Monday, August 28, 2017

The Road from Hypothetical Situations to Design Thinking

Publish or Perish
(Cartoon by Nick Kim, Massey University, Wellington)

Chapter Two of Part Three of Guide to Creative Action (1976) is an article by J. H. McPherson entitled; The People, The Problems and the Problem Solving Methods, which was reprinted from the Journal of Creative Behavior in 1968. The majority of the article is a spreadsheet of 18 problem solving methods varying in length from two to eight steps, including methods proposed by individuals including Dewey, Guilford, Osborn and Parnes, organizations including General Electric and the US Military and areas of study including Synectics and Operations Research.

Of particular interest is the entry for "Hypothetical Situation" by John Arnold with the following two-step description, three years after Arnold's untimely death.
  • Develop a hypothetical situation with many unusual conditions.
  • Using this situation as a stimulus, design practical answers to fit the situation.
Today, this approach is called Project Based Learning, a teaching method where students gain knowledge and skills by working for an extended period of time to investigate and respond to an authentic, engaging and complex question, problem, or challenge. John Dewey promoted the idea of "learning by doing" as early as 1897,  in his book My Pedagogical Creed.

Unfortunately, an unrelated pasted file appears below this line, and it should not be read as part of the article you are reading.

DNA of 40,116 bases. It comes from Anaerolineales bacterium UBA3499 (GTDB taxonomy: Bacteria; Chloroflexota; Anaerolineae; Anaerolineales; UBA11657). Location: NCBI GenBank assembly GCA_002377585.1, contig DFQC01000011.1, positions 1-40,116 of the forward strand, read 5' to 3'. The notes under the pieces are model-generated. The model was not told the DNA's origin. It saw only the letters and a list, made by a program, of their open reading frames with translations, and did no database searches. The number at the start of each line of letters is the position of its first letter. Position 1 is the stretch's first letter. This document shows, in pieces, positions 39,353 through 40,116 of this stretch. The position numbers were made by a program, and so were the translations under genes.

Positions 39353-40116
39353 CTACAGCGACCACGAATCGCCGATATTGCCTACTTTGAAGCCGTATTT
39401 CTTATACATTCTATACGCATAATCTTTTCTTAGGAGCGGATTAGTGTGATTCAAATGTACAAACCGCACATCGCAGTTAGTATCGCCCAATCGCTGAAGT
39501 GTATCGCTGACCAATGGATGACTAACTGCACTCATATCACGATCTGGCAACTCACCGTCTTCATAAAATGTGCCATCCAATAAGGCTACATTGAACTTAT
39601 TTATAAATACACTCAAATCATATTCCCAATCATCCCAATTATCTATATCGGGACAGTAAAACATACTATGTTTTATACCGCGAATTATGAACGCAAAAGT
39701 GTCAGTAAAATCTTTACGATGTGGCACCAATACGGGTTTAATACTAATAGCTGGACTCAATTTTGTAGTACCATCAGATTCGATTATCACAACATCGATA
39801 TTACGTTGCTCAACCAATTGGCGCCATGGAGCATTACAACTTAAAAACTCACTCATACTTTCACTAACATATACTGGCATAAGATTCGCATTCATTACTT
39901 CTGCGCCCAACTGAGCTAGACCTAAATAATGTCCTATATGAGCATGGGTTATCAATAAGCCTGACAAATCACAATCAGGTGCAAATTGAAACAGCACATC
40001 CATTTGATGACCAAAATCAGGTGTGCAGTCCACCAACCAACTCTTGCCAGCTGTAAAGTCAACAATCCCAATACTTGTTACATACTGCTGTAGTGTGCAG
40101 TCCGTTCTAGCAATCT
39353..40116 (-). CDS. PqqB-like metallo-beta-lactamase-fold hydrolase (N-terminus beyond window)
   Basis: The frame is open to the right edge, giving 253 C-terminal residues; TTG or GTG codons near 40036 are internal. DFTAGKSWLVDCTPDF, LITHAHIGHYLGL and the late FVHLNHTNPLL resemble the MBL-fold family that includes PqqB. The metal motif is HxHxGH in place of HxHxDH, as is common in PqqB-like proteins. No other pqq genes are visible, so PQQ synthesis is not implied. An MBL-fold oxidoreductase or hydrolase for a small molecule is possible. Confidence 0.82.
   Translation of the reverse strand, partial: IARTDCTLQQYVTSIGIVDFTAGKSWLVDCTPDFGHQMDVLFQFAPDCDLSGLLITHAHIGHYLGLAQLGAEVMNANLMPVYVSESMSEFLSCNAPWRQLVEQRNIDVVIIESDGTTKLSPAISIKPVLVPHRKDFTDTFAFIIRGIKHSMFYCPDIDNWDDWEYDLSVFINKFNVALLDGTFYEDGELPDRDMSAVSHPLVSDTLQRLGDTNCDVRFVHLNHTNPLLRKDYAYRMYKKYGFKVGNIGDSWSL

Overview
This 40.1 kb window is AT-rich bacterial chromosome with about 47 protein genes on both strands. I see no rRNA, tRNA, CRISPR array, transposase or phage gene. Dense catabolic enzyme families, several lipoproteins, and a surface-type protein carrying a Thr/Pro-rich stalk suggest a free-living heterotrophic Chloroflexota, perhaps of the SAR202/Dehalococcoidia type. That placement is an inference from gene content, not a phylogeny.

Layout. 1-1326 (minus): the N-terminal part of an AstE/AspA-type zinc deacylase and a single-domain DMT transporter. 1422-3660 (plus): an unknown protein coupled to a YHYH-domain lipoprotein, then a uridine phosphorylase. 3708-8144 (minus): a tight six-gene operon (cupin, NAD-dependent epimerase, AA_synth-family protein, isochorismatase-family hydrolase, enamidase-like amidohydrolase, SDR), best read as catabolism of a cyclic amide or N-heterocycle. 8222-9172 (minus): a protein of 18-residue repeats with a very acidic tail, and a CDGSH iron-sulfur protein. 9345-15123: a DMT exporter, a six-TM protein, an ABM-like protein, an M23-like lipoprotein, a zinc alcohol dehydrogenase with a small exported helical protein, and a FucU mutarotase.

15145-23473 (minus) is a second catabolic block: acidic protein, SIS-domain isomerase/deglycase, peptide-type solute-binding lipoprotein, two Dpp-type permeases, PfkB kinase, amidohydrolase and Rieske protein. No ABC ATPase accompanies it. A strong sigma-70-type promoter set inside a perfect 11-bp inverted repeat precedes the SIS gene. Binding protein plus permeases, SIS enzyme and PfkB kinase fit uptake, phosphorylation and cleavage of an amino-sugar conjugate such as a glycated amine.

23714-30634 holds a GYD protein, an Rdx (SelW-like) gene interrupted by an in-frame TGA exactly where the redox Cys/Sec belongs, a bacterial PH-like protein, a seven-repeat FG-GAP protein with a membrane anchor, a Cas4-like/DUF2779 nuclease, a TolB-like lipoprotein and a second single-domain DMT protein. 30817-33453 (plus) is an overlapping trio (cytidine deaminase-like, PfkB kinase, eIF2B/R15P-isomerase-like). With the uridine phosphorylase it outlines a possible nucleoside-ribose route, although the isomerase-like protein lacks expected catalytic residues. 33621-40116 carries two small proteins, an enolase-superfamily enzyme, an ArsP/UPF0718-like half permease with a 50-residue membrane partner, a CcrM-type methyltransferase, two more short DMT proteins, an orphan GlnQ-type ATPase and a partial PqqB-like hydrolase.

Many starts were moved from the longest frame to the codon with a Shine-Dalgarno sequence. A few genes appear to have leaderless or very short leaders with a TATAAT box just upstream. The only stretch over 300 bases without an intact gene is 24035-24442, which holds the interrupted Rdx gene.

Arnold's classroom notes and material cover a much wider range of approaches and activities than are described by McPherson, with the creative process being a kind of problem-solving, distinguished from analytical decision-making. Arnold believed a handful of results made an outcome "creative":

  • A better combination, not just something different.
  • Tangible results; something you can see, or feel or react to in some fashion, not just an idea.
  • Forward-looking in time, relating to society’s needs, not merely “recreative.”
  • A “synergetic” quality—the value achieved in the combination is much greater than the sum of the parts (a multiplicative effect).
Arnold also believed that creativity can be enhanced by scientifically understanding the inventive process and improving it, so that it becomes more organized and deliberate with a step-by-step approach. Arnold defined a framework for the creative process involving a combination of analysis, synthesis, and evaluation in three phases:
  • Question and Observation (Preparation / analysis)
  • Associate (Production / synthesis)
  • Predict (Decision / evaluation)

The value of a creative result was judged by its increased function, improved performance, and lowered cost. The most important aspect of the creative process was in figuring out what people need and thus would want to buy, in other words; technology applied to human-centered business.

Arnold sought to balance analytical approaches to technology by combining different perspectives for understanding and solving a problem, advocating a broad perspective. He stated that challenges of “the modern age” called for engineers to be bold, devising entirely new kinds of solutions.

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